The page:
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Scientist Reveal The Shattering Effects Of Tourism On The Hot Springs Of … – Morning Vertical

Scientist Reveal The Shattering Effects Of Tourism On The Hot Springs Of … – Morning Vertical

Scientist Reveal The Shattering Effects Of Tourism On The Hot Springs Of Yellowstone National ParkResearchers have released new images which reveal, what decades of tourism in the Yellowstone National Park has done to their hot springs. The visitors have contaminated the hot spring water by throwing coins and garbage. The water color in the spring has become orangey green, which according to researchers should be deep blue. The scientists have used a one dimensional model where they used SLR digital camera, low-wave thermal imaging camera and a handheld spectrometer. According to this new study the color change was triggered by the ‘microbial mat composition’ found in those spring. The scientists also said that the coin and garbage thrown by humans along with natural debris is responsible for the change of color.

One of the co-author of this research, Joseph Shaw a professor at Montana State University and director of the university’s Optical Technology Center said, “What we were able to show is that you really don’t have to get terribly complex – you can explain some very beautiful things with relatively simple models”. He along with his PHD student Paul Nugent and German Colleague Michael Vollmer then added, “As a result of coins, trash, and rocks thrown into the pool over time, the vent has become partially blocked, leading to a lower temperature and altered color pattern”. Different microbes made different color in the pool, because of their preference of different temperature. Shaw and Nugent said “The pool center — though presumably covered by the yellow mat — appears deep blue, indicating that the pool is deep enough that backward-scattered sunlight from the water is the dominant component of upwelling light,”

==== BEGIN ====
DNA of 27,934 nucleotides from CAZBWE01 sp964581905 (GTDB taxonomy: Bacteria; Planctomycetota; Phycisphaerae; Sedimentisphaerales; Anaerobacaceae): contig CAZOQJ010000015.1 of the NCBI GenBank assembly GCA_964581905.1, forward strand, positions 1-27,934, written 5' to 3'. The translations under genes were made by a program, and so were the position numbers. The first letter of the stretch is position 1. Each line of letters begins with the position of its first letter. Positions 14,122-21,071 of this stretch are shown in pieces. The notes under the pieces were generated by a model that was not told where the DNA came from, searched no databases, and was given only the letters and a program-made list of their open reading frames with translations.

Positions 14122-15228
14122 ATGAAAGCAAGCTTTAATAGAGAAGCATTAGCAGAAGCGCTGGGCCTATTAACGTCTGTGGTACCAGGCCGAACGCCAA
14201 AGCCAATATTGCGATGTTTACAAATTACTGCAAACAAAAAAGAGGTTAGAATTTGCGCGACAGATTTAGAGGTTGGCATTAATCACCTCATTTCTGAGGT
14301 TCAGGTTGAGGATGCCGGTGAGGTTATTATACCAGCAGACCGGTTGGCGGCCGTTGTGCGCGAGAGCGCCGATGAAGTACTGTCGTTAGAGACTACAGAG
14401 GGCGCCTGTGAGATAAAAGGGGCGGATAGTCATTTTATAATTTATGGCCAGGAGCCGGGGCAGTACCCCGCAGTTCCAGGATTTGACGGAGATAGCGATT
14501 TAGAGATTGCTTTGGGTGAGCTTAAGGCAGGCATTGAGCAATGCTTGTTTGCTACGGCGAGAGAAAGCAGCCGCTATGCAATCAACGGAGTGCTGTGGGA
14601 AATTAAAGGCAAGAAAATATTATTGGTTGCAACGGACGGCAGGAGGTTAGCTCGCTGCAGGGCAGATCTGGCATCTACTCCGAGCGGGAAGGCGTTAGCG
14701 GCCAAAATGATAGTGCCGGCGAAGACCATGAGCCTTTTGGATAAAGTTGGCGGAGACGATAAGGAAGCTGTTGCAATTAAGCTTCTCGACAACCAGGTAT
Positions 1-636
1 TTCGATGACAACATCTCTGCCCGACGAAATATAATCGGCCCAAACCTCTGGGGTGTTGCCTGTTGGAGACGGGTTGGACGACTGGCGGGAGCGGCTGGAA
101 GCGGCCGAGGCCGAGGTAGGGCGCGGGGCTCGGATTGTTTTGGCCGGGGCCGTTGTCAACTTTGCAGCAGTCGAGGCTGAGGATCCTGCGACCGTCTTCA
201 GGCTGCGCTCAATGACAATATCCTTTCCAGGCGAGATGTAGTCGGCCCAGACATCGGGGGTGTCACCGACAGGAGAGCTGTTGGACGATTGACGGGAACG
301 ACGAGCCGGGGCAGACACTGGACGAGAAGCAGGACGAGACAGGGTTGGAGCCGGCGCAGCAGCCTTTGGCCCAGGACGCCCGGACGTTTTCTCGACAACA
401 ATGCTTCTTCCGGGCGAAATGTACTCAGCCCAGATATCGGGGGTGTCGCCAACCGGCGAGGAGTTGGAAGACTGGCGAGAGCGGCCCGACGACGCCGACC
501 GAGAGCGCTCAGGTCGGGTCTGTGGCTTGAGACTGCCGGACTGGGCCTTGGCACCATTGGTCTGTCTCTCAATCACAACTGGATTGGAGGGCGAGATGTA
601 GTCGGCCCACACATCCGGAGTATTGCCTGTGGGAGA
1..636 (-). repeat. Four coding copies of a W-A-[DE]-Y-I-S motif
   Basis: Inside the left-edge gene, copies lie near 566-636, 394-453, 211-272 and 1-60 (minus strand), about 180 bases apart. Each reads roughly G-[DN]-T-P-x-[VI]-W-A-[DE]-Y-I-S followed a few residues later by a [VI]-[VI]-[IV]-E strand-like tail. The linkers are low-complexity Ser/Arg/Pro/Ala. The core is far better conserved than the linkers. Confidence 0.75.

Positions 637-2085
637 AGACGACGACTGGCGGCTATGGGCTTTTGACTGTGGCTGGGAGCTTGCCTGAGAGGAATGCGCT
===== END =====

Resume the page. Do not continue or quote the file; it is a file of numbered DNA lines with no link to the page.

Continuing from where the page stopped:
The researchers built their model according to the shape and depth, temperature and angle of observation for each pool. In 1871 when the Hayden Geological Survey team led by Ferdinand Vandeever explored the National Park, the pool was much bluer. Hayden said in a statement, “nothing ever conceived by human art could equal the peculiar vividness and delicacy of color of these remarkable prismatic springs.”

The original color of the spring was reconstructed by a mathematical model used by a team of researchers from the Montana State University and the University of Applied Sciences in Germany. Applied Optics journal who publishes the paper consists of engineers, scientists and businessman, who provide valued data and exciting collaboration in the area of optics and photonics.


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